As in all ‘based on a true story’ movies, the real story is SO much more interesting than the movie’s version. Do yourself a favor and read up on Jimmy “Whitey” Bulger, as I did, and find out more about this lunatic and his life as a career criminal. It’s far more fascinating than this movie.                                    

White Heat (1949)

“Made it, Ma!! Top of the world!” You can’t say that quote and not think of this terrific gangster noir movie starring the amazing James Cagney as the psychotic Arthur “Cody” Jarrett. A film deemed “historically important” by the National Film Registry, this movie has it all: gangsters, shoot-outs, gorgeous dames, and an Oedipus-dominated madman that you DO NOT want to cross!

Meet Arthur “Cody” Jarrett (Cagney), a ruthless, deranged criminal gang leader that, even though he’s married to Verna, a blonde bombshell (Virginia Mayo), he has a severe attachment to his equally crooked and ruthless mother, “Ma” Jarrett (Margaret Wycherly). Cody also suffers from debilitating migraines which Ma comforts him by stroking his head or giving him a shot of whiskey with the toast, “Top of the world”. Yeah, they’re kinda close. . .
After a train heist and some murderers, Cody shoots and injures a U.S. Treasury investigator and is finally imprisoned. But all that stolen money that Cody has is somewhere, so undercover agent Hank Fallon (Edmond O’Brien) goes in as inmate ‘Vic Pardo’ and tries to buddy-up to Cody to find out more. Luckily, ‘Vic’ saves Cody’s life in prison and the two become pals, especially after Cody goes quite nuts upon hearing his dear mother has gone to Heaven. . .or maybe that other place.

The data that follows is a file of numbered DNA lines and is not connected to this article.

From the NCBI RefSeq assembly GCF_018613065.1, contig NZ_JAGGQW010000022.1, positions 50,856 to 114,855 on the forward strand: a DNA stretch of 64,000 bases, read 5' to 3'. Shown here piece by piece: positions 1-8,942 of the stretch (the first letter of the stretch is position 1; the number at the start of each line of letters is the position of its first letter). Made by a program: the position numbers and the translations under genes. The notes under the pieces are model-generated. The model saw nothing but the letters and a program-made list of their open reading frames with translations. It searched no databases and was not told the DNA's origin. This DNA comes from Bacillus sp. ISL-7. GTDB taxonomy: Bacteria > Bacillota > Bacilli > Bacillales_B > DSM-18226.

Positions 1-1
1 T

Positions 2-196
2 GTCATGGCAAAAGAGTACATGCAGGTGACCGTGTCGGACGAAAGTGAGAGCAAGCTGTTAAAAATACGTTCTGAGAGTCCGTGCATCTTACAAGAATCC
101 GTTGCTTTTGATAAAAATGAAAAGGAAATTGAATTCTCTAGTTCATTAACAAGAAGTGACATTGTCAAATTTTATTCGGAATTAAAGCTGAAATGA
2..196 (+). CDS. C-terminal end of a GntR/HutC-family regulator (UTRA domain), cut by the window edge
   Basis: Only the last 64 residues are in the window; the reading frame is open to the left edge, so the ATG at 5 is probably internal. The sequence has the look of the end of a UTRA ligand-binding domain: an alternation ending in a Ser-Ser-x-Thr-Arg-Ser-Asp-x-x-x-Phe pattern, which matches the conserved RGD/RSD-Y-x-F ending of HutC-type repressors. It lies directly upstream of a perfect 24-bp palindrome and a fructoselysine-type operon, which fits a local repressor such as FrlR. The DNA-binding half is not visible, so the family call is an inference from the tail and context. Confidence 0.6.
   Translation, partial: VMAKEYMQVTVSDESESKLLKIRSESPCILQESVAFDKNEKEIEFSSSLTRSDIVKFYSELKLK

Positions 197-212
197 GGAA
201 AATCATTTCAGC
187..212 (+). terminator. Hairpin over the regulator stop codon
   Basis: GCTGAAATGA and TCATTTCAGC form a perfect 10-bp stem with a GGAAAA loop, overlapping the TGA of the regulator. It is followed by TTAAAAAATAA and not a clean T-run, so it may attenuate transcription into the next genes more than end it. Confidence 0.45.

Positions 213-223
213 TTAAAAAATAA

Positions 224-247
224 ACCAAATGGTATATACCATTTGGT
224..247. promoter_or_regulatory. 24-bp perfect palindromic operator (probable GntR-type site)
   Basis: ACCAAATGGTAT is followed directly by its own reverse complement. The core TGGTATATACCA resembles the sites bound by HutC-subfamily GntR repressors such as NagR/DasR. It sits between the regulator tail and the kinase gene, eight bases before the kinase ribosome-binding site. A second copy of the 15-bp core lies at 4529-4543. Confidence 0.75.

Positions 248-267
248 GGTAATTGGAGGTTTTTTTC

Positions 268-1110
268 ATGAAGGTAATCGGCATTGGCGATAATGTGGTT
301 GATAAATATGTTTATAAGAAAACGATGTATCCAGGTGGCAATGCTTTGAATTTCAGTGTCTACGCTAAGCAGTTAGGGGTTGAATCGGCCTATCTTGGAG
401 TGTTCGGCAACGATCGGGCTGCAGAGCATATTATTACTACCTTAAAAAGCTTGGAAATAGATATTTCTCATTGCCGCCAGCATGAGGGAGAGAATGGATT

Cody escapes the slammer with cellmates Vic and Parker (Paul Guilfoyle) and Parker, locked in the getaway car trunk, gets calmly gunned down by Cody, in one of the film’s most memorable scenes. Too bad that Cody doesn’t know that his treacherous wife Verna actually killed his mother and is planning on staging a coup within the gang’s ranks.
Meanwhile, Cody has developed a liking for Vic and not only tells him about the stolen loot, but also about their secret country hideout AND their next big job: stealing the mega payroll at a chemical plant in Long Beach! Vic/Hank manages to get a message to the police and an ambush is laid. The trap is set and when the gang arrives, the police call on Cody and his outlaws to surrender, but you know that ain’t that gonna happen.
A fire-fight erupts, Cody guns down those who try giving themselves up (harsh!), the police take Verna in custody, and Cody flees to the top of a gigantic globe-shaped gas storage tank. Outgunned and out-maneuvered, Cody starts firing at the tank and shouts, “Made it, Ma! Top of the world!” KABOOM!! What an ending!
Based on a story by Virginia Kellogg, the dynamite screenplay is by Ivan Goff and Ben Roberts, both of whom wrote Cagney’s wonderful Man of a Thousand Faces Lon Chaney bio-pic. Directed by Raoul Walsh, who directed a ridiculous amount of movies (1914-1957), this is considered one of his very best. Acting-wise, it’s top-notch with Cagney as a mamma’s-boy gone insane and Mayo playing against type as his scheming wife. You really got to rent this!